Robots all over the world
In Seoul, South Korea, robots are establishing a presence in education and soon will move beyond basic testing to full classroom implementation.
Engkey (a contraction of “English Jockey,” as in disc jockey), a robot created by the Center for Intelligent Robotics (CIR) at the Korea Institute of Science and Technology (KIST), is a short, penguin-like robot designed to help South Korean students learn English.
CIR’s focus on the development of robot technologies for daily human assistance is what inspired the team to create Engkey. CIR’s technologies are managed by a government-funded program, 21C Frontier, which is hosted by the Korea Ministry of Knowledge and Economy (MKE). The program is a 10-year initiative that began in 2003, and its total budget is about 130 million U.S. dollars.
MKE, and the city of Masan in Korea, provided an additional half a million U.S. dollars specifically for the development of Engkey.
According to KIST’s Intelligent Robotics team leader, Dr. Mun-taek Choi, the development of Engkey started in early 2009, and the first version took slightly less than a year to create by applying some of the original technologies from CIR. Choi and his team expect the second version of Engkey, with better software, to be ready by the end of this year.
In a pilot project to test the applicability of the robot as a teaching tool, the first version of Engkey was installed in classrooms for two months, from late Dec. 2009 to early Feb. 2010. Engkey helped teach students in two Masan schools.
Engkey has the option of using either a synthesized female or male voice and can follow students around the room, asking them basic programmed questions in English, such as “How can I help you today?”
The robot also is programmed to give a series of set responses, such as “Wow, very good!” or “Not good this time. You need to focus more on your accent.”
However, Engkey is programmed to hear a set list of responses, and if a student deviates from the responses, Engkey cannot compute those responses.
“To make a robot have ‘good’ interaction skills, first we need to develop good recognition technologies to understand humans, environments, and situations,” said Choi. “Those are very limited with current sensor technologies.”
After more tests in schools this year, Choi hopes to commercialize Engkey and to reduce the price from the current $24,000 to $8,000.
South Korea, a leader in robotics, soon will deploy hundreds of robotic teaching aides as part of a plan to have the country’s 8,400 kindergartens work with robots by 2013, thanks to the efforts of the Education Ministry.
“In Korea, English education is very important to students and their parents, and in many cases it takes substantial costs to have native speakers teaching,” explained Choi. “Although robots cannot supplant human teachers, we believe that we can at least provide a cost-effective way of teaching; and robots are quite effective in teaching as long as they are carefully designed with predefined teaching materials using current technologies.”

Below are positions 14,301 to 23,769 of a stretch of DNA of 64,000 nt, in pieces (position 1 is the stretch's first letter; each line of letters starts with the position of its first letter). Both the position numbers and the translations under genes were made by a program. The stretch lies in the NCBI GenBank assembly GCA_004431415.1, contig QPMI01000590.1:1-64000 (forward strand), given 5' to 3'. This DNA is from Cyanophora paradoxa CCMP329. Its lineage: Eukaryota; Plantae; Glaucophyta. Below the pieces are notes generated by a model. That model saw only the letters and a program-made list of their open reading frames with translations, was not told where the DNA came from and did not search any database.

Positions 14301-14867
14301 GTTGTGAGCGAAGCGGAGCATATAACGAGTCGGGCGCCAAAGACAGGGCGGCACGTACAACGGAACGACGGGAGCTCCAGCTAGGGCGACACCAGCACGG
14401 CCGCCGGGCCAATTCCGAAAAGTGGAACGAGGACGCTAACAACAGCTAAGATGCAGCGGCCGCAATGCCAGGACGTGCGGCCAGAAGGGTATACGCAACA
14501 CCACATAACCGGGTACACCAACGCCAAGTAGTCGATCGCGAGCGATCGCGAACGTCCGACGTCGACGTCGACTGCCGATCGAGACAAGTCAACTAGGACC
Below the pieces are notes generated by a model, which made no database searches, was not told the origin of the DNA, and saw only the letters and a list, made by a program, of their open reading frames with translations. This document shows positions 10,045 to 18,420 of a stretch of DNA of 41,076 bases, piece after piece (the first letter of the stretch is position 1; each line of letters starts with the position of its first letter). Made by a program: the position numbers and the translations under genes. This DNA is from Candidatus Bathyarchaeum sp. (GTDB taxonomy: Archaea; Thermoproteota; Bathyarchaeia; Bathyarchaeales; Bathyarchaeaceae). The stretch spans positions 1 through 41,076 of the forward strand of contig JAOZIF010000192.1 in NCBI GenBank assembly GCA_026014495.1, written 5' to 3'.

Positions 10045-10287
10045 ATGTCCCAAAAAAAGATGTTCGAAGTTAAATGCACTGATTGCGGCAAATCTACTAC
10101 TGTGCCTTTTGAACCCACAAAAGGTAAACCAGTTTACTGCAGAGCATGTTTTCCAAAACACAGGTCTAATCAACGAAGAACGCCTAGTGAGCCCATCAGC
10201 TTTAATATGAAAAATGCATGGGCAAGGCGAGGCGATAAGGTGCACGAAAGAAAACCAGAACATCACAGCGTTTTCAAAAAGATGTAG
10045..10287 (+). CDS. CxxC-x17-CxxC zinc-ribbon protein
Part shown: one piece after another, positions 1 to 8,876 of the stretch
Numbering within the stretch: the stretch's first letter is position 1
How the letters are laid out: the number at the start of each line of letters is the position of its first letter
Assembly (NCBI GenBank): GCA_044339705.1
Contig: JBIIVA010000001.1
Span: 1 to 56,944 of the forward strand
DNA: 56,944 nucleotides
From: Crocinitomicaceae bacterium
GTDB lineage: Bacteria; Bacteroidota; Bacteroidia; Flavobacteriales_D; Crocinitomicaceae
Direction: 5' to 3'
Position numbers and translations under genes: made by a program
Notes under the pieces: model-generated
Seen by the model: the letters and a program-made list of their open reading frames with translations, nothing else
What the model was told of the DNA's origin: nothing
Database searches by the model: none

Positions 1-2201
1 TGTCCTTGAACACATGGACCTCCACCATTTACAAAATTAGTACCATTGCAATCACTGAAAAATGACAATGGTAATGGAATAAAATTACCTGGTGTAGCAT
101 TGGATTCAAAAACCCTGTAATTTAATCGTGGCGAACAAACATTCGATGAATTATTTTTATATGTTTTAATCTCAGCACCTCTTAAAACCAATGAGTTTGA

Engkey might (or might not) be one of these teaching aides, owing to the robot’s inability to handle off-program responses and what some critics have called a lack of functional human abilities, such as recognizing emotions or responding organically.
“In reality, many unexpected incidents happen all the time [in the classroom], and humans have a good capability to adapting to these incidents and even learning from them. Although robotists are doing hard work, they might not have that capability in the short term,” Choi said.
Because robots can’t yet recognize individual students and respond promptly and properly, he said, they cannot be used to replace teachers.
However, one robot currently being developed in the United States might be the most promising development in robotic teaching assistants.
Simon, the creation of Dr. Andrea Thomaz, assistant professor in the School of Interactive Computing at the Georgia Institute of Technology’s Socially Intelligent Machines (SIM) Lab, can learn simply by socializing.
According to the SIM Lab’s web site, Simon was partly developed due to the realization that if robots are to be effective in the classroom, developers will not be able preprogram the robots with every skill needed–the robots will need to interact and learn new things “on the job” from ordinary people.
Simon, an upper-torso robot with a “socially expressive head” and the body proportions of a 5-foot, 7-inch woman, learns from social attention and interactive task learning. For example, say Simon is handed an object. If Simon recognizes the object, it will drop that object into the appropriate color-coded bucket. If Simon has not learned where to put the object, it is told, and then will remember that object and its designation in the future.
Simon is also a proactive learner. If Simon is asked whether it has any questions, it will scan the environment to identify any objects it might not know.
Simon performing simple tasks
Simon is also programmed to recognize the most important aspects of its environment through visual and auditory stimuli, and then assigns value to these stimuli.
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